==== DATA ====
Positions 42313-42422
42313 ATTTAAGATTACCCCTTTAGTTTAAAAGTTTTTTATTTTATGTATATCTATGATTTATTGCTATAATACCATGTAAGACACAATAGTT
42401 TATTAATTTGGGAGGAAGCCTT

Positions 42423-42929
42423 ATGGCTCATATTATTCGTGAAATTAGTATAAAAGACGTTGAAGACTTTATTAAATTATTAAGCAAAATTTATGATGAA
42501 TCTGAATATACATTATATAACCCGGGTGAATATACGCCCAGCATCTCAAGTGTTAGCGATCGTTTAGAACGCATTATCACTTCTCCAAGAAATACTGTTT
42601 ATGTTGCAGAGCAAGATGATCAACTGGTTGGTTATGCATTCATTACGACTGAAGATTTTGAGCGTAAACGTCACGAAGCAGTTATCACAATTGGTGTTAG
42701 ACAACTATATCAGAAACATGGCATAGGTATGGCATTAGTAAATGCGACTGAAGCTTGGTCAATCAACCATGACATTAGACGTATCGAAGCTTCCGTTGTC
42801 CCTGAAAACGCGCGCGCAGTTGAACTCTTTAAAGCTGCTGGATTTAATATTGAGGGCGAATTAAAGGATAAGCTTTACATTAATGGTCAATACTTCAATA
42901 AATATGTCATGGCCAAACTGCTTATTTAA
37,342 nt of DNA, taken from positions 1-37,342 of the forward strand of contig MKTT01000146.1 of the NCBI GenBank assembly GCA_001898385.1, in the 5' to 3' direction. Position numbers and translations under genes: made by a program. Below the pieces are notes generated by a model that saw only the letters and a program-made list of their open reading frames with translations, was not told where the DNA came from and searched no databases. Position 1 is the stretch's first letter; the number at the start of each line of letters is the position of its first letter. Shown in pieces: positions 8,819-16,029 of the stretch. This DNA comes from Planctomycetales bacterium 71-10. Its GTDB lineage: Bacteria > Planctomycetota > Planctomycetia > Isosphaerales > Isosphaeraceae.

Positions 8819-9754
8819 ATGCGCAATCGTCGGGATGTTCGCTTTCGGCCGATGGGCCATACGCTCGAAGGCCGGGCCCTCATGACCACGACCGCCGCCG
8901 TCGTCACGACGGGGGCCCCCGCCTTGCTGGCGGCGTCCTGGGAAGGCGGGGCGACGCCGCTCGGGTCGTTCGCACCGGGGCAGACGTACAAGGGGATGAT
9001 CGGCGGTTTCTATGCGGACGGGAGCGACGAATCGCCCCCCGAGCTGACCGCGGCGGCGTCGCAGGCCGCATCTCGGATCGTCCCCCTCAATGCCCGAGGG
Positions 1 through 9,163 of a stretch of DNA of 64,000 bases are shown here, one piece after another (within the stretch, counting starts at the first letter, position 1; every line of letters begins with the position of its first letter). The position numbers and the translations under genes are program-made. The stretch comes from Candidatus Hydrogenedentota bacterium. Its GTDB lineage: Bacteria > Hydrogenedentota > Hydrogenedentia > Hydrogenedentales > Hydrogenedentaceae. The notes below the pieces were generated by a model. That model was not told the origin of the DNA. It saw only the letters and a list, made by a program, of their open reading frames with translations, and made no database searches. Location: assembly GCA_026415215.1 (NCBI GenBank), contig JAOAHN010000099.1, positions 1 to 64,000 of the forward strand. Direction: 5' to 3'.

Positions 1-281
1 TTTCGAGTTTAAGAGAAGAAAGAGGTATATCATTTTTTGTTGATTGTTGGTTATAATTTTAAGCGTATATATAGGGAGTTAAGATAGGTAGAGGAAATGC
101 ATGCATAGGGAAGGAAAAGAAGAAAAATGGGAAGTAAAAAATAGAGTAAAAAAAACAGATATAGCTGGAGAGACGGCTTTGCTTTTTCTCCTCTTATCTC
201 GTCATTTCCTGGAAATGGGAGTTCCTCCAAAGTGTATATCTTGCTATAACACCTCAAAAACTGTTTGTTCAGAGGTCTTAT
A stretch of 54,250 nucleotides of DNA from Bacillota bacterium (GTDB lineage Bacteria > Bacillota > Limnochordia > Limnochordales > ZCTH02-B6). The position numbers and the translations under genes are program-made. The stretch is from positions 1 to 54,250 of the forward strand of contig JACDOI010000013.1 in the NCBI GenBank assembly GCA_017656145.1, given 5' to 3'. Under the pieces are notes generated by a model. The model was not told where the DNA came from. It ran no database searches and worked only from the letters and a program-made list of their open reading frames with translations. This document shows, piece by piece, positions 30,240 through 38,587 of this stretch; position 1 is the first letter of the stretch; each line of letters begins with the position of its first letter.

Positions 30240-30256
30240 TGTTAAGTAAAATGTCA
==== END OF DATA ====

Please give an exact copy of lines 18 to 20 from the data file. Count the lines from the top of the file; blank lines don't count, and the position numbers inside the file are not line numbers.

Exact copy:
1 TTTCGAGTTTAAGAGAAGAAAGAGGTATATCATTTTTTGTTGATTGTTGGTTATAATTTTAAGCGTATATATAGGGAGTTAAGATAGGTAGAGGAAATGC
101 ATGCATAGGGAAGGAAAAGAAGAAAAATGGGAAGTAAAAAATAGAGTAAAAAAAACAGATATAGCTGGAGAGACGGCTTTGCTTTTTCTCCTCTTATCTC
201 GTCATTTCCTGGAAATGGGAGTTCCTCCAAAGTGTATATCTTGCTATAACACCTCAAAAACTGTTTGTTCAGAGGTCTTAT